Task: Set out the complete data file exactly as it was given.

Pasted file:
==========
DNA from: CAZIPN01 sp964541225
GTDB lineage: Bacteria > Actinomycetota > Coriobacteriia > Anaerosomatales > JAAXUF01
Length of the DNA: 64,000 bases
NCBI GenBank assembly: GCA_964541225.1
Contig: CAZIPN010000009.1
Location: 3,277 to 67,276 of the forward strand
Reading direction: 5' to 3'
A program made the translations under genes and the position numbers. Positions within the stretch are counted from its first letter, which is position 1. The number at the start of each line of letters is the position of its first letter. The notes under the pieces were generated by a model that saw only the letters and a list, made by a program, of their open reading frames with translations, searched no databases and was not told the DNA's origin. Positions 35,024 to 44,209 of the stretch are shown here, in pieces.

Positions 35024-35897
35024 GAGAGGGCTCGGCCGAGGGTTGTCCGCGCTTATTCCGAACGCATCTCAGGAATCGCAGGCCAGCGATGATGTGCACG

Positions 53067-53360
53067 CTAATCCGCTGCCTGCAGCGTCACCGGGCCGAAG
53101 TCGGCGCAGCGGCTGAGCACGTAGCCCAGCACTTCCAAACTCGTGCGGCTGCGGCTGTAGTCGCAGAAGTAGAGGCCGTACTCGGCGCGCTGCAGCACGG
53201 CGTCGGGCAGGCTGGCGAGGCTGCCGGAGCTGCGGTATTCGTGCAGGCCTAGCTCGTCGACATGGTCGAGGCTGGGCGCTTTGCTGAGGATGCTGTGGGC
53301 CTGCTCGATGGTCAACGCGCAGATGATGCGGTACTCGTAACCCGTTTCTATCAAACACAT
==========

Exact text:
DNA from: CAZIPN01 sp964541225
GTDB lineage: Bacteria > Actinomycetota > Coriobacteriia > Anaerosomatales > JAAXUF01
Length of the DNA: 64,000 bases
NCBI GenBank assembly: GCA_964541225.1
Contig: CAZIPN010000009.1
Location: 3,277 to 67,276 of the forward strand
Reading direction: 5' to 3'
A program made the translations under genes and the position numbers. Positions within the stretch are counted from its first letter, which is position 1. The number at the start of each line of letters is the position of its first letter. The notes under the pieces were generated by a model that saw only the letters and a list, made by a program, of their open reading frames with translations, searched no databases and was not told the DNA's origin. Positions 35,024 to 44,209 of the stretch are shown here, in pieces.

Positions 35024-35897
35024 GAGAGGGCTCGGCCGAGGGTTGTCCGCGCTTATTCCGAACGCATCTCAGGAATCGCAGGCCAGCGATGATGTGCACG

Positions 53067-53360
53067 CTAATCCGCTGCCTGCAGCGTCACCGGGCCGAAG
53101 TCGGCGCAGCGGCTGAGCACGTAGCCCAGCACTTCCAAACTCGTGCGGCTGCGGCTGTAGTCGCAGAAGTAGAGGCCGTACTCGGCGCGCTGCAGCACGG
53201 CGTCGGGCAGGCTGGCGAGGCTGCCGGAGCTGCGGTATTCGTGCAGGCCTAGCTCGTCGACATGGTCGAGGCTGGGCGCTTTGCTGAGGATGCTGTGGGC
53301 CTGCTCGATGGTCAACGCGCAGATGATGCGGTACTCGTAACCCGTTTCTATCAAACACAT